Leinfelden-Echterdingen – Digitalisation in production is not an end in itself but must always lead to tangible improvements for the company and its customers. Against this background, Roto Fenster- und Türtechnologie (FTT) reports on further targeted Industry 4.0 projects. After recently announcing its entry into additive manufacturing, the globally active hardware manufacturer is now detailing the integration of collaborative robots in production. In addition, Roto FTT will soon take its next step in digitalisation with online machine diagnostics.
A collaborative robot can work in the same area as people, right next to them, and in the event of a possible collision, it automatically reduces the speed to a stop, explains Dr Stefan Thiemermann. According to the FTT Production Director, complex protective fencing is therefore unnecessary. After intensive analysis and preparations, Roto began the testing of the first robot halfway through 2020. It was installed on the automatic packaging unit at a rotary table workstation for centre lock assembly in the Hungarian town of Lövő. This “new member of staff” is tasked with stacking the components transported by a conveyor belt, then bundling and labelling them before placing them in a container.
The test period is now complete and normal operation using the robot has begun. The extensive practical experience of using this technology that has been collected and evaluated was used as an important parameter for the exact specifications of the next similar robot. It is also used to package finished parts for use. To this end, it is directly allocated to an automatic stay guide assembly station which produces, for example, “Roto NX” hardware in large quantities and in two different lengths.
The aim is to add a driverless transport system to this collaborative duo at a later point in Lövő. Ernö Kocsis explains that this digitalisation technology is intended to automatically replenish long semi-finished parts both between the warehouse and the relevant automatic machines as well as between the packaging cell and the finished parts warehouse. As the Managing Director of Roto Elzett Certa Kft. highlights, this eliminates waiting times and speeds up production processes on the whole.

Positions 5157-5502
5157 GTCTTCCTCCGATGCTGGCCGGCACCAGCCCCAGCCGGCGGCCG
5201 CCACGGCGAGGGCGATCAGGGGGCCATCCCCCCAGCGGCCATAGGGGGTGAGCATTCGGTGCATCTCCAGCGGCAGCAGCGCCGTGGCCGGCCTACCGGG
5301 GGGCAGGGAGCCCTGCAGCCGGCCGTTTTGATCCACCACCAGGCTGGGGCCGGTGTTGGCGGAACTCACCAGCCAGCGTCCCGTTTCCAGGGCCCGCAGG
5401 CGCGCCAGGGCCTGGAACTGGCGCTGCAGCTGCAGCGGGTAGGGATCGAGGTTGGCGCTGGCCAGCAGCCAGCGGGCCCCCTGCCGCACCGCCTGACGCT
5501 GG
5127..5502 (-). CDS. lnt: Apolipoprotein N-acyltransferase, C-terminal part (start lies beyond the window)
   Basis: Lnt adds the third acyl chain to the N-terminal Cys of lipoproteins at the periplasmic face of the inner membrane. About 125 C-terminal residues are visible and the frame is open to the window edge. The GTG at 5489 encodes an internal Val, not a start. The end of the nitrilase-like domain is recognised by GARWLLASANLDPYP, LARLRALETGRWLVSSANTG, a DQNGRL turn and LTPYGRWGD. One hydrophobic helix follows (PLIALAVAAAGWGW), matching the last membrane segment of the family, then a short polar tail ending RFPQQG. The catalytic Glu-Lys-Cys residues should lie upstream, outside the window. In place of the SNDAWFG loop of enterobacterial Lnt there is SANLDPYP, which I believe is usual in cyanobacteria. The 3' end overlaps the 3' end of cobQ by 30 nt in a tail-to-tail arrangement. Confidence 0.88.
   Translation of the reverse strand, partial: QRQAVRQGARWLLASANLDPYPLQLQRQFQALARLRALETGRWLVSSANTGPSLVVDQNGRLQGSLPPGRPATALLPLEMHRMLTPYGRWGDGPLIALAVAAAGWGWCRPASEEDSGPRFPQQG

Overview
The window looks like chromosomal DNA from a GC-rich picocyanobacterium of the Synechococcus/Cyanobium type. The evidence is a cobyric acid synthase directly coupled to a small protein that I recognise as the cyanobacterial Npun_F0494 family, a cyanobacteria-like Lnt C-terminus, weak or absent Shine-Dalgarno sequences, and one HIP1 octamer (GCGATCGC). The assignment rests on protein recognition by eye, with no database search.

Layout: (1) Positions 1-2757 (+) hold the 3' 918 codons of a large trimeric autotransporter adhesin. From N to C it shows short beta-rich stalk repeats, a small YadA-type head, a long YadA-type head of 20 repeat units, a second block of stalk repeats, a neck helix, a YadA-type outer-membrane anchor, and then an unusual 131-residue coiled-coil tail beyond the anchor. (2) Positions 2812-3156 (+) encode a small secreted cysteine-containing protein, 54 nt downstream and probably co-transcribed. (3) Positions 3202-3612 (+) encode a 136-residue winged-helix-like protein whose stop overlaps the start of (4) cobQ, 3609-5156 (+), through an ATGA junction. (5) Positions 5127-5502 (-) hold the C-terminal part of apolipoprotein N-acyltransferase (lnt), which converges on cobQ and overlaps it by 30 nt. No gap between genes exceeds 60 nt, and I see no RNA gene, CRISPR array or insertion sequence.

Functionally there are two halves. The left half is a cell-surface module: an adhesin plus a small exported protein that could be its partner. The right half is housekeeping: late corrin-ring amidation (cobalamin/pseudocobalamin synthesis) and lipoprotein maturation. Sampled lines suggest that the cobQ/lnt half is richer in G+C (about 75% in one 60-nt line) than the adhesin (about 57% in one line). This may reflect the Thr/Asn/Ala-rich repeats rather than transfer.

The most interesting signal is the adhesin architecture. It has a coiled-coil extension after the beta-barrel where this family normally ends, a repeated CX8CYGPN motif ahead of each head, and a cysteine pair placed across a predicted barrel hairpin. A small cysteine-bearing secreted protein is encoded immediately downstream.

For the window and door technology specialist’s customers, the new age of robots, which is to be rolled out to the other 15 FTT factories around the world, will have a positive impact on delivery quality in particular. It will be more efficient, reliable and accurate.
(More) seamless production
By contrast, a second digitalisation pilot project is still in the initial stages of a “groundbreaking if unassuming development”. This is dedicated to maintaining the functionality of systems in the long term by collecting and processing technical data using artificial intelligence. In specific terms, this means detecting possible machine malfunctions at an early stage, preventing serious faults, minimising maintenance costs and avoiding production downtime. Ultimately what matters here is ensuring that customers enjoy the benefits of on-time delivery. This permanently stabilises the window and door manufacturer’s production processes.
To achieve these aims, Roto is working intensively on online machine diagnostics. Lövő, as the largest production location in FTT’s production network, offers the best prerequisites for this with a good 600 employees. For instance, it features a series of automatic punching presses. The new digital system is being trialled on one of these. Kocsis expects the pilot project to be successfully completed by the start of 2022, with the aim of transforming other factories afterwards.
The current Industry 4.0 examples are testament to the consistent implementation of the multifaceted digitalisation strategy, concludes Thiemermann. The Production Director also highlights the contribution they are making to operational excellence in production and logistics, as well as to tackling the national shortage of staff through further automation.